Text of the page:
I embrace the transformative Ubuntu philosophy of human interdependence: the radical concept that each of us must recognize each other as part of the human family on which we are dependent. Our lives depend on the well-being of everyone else. As rich people hopefully are learning when they futilely built barricades and remote communities in fear of poor people, wealth cannot ward off a global pandemic. Not only poor people contract and spread viruses. The U.S. cannot insulate itself from climate change or pandemics by anesthetizing people through consumer culture.

We are all in this together, so while some people face greater risks, all are vulnerable to unpredictable and uncontrollable vectors because of the porousness of national borders. Disasters don’t care about citizenship, class, or identity, just as a lie doesn’t care who tells it.

Recognizing our inescapable human interdependence requires a radically different moral regime based on the inevitability of the butterfly effect. What one person does, experiences, or suffers can affect the entire world. It is not only humane to care about others, but eminently practical, wise, and futuristic.

So my rejection of alternative proposed mega-economic systems is based on them starting at the wrong macro place like capitalism did – the economy. I prefer to start in a different place, with morality, because sustainable economies and societies can best emerge from the sturdiest foundations: our values.

The human rights framework provides moral guideposts. Despite its flaws and lack of global enforceability, it is the most aspirational body of values, laws, and standards humanity has collectively articulated to date. The Universal Declaration of Human Rights should be standard reading for everyone.

Many countries have laws and policies on the books that could solve most problems, but lack the necessary moral convictions and political will. For example, Rev. C.T. Vivian, legendary civil rights icon and 2013 recipient of the Presidential Medal of Freedom, wrote in 1970 that the U.S. had all the laws it needed on the books to end white supremacy. The real problem was moral – U.S. society lacked a fundamental understanding of human interconnectivity translated into political will to use its laws to end racialized capitalism.

Dr. King called this a “revolution in values” to build the “beloved community.” Dr. King not only had a dream; he had a plan. In his last Sunday sermon on March 31, 1968 four days before his assassination, he asked that we build a global human rights movement. He died not for America’s wealth but for America’s heart.

Human interdependence is best expressed spiritually in a Judaic saying I learned from my dear mentor Shulamith Koenig. She frequently quoted a moral philosophy she learned growing up in Israel while fighting for the human rights of Palestinians: “My spiritual needs are my neighbor’s material needs.” In other words, if your neighbor suffers and you ignore it, you can’t be right with God, who demands empathy for and service to others as the passport to divine grace.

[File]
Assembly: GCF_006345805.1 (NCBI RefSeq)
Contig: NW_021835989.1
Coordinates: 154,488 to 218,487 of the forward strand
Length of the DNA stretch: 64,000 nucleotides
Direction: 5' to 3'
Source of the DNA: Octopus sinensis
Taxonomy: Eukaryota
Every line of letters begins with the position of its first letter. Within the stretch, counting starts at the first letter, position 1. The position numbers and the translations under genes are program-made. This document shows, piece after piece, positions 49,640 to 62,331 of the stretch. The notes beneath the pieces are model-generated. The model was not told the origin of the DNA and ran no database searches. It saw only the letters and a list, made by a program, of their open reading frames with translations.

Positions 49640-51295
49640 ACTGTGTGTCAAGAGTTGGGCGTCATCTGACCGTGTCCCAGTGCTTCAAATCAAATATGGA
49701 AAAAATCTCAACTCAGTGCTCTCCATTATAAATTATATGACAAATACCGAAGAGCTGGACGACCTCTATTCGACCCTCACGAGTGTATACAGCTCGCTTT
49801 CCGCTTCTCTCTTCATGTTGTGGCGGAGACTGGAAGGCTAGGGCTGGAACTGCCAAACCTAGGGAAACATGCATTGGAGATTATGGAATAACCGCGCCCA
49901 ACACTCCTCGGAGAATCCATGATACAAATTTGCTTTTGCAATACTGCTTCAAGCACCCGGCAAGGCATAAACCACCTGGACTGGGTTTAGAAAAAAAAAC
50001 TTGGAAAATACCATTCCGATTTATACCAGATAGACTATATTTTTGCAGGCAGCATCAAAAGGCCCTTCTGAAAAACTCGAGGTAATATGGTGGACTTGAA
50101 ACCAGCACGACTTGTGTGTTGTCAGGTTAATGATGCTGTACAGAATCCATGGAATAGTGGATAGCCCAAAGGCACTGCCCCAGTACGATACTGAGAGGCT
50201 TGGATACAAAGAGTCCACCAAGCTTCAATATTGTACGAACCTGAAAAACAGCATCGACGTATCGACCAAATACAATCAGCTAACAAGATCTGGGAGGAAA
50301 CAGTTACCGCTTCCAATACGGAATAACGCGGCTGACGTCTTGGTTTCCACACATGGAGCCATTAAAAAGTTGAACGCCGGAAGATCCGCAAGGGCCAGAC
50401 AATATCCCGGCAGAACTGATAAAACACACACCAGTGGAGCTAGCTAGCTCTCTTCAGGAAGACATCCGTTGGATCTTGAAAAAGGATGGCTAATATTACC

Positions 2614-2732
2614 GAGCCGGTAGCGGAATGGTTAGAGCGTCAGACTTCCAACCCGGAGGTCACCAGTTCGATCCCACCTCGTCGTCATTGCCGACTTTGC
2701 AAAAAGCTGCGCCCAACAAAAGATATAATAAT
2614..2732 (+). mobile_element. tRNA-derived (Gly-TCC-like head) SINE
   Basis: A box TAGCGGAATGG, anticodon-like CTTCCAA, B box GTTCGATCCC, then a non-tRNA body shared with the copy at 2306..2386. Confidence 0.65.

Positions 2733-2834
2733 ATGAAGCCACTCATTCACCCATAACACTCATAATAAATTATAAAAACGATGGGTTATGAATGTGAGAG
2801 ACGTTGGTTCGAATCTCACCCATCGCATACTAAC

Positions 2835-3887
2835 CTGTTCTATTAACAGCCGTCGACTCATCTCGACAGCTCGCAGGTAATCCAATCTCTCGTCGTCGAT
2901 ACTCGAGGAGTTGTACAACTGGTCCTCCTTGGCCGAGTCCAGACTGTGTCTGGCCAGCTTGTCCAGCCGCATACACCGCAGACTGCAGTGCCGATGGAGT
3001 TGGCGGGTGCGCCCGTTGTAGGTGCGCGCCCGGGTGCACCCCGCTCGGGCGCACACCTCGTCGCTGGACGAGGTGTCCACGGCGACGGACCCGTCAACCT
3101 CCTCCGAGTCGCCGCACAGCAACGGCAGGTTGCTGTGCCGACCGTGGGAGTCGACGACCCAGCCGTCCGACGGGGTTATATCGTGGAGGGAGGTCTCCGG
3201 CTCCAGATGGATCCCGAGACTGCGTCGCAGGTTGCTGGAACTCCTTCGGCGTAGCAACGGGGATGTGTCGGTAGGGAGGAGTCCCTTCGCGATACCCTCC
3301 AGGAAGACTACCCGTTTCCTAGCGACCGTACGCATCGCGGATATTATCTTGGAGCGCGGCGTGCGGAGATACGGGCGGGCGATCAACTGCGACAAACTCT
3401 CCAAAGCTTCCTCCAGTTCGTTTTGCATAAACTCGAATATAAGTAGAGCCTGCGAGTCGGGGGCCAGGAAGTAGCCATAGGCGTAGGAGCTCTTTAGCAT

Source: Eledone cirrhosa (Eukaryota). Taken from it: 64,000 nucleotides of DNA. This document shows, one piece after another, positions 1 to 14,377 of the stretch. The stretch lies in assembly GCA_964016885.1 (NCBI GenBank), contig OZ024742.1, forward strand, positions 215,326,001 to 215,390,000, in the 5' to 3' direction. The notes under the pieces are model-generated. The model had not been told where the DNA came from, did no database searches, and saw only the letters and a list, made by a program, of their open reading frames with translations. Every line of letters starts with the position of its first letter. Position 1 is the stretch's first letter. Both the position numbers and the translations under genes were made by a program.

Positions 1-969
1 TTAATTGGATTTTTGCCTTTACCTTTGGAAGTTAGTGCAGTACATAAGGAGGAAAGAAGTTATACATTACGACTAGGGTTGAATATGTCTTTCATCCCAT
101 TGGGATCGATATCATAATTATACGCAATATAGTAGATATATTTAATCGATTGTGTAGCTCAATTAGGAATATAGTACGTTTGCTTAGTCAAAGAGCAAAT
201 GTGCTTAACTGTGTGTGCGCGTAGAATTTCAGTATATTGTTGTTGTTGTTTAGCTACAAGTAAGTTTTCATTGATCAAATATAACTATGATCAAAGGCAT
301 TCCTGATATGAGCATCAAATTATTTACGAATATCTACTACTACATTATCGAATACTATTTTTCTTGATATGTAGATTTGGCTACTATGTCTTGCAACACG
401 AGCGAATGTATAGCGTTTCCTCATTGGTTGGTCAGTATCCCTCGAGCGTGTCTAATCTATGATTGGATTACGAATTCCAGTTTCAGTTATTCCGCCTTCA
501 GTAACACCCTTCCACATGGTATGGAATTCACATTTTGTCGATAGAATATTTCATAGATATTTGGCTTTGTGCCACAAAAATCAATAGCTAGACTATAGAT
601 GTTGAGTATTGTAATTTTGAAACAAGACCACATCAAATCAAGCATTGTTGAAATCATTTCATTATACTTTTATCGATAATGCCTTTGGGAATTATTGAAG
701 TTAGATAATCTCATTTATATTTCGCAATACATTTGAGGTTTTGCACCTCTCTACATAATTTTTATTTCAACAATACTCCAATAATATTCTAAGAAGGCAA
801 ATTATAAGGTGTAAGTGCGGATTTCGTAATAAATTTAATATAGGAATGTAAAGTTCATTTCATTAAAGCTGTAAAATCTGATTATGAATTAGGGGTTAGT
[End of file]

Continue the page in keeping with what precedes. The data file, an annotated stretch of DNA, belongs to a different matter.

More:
Just like the people who prioritize caring about who is hungry, homeless, elderly, infirm, stateless, incarcerated, or lonely, we need a global society based on universal compassion to express the best we can be for each other and ourselves. We can eliminate the false separation of our moral, spiritual, and material universes.

My vision for elevating the ancient South African Ubuntu philosophy of human interdependence is based on the pragmatism of universal love, evidentiary science, and inexorable realpolitik. Ubuntu says, “I am, because we are.” I’m calling in those who believe in the radical power of love to transform the world.

To paraphrase Eleanor Roosevelt, “Human rights begin in those small places, close to home.” I don’t care what the economic system is called but what it achieves: does it protect human rights or violate them? Does it care for the planet so we may live?

It should but instead I see people lining up at gun shops trying to protect themselves. How will they shoot a virus?

©Loretta J. Ross 4-3-2020

(This article was contributed by Loretta Ross for CRSL’s social justice newsletter.)

Bio: Loretta Ross is a Visiting Associate Professor at Smith College in the Program for the Study of Women and Gender for the 2019-2021 academic years.

She started her career in activism and social change in the 1970s, working at the National Football League Players’ Association, the D.C. Rape Crisis Center, the National Organization for Women (NOW), the National Black Women’s Health Project, the Center for Democratic Renewal (National Anti-Klan Network), the National Center for Human Rights Education, and SisterSong Women of Color Reproductive Justice Collective, until retiring as an organizer in 2012 to teach about activism. Her passion transforms anger into social justice to change the world.

Her most recent books are Reproductive Justice: An Introduction co-written with Rickie Solinger, and Radical Reproductive Justice: Foundations, Theory, Practice, Critique, both published in 2017. Her forthcoming book is Calling In the Calling Out Culture: Detoxing Our Movement.

She has appeared on CNN, BET, “Lead Story,” “Good Morning America,” “The Donahue Show,” the National Geographic Channel, and “The Charlie Rose Show.” She has been quoted in the New York Times, Time Magazine, The Los Angeles Times, and the Washington Post, among others.

She is from San Antonio, TX and lives in Atlanta, GA.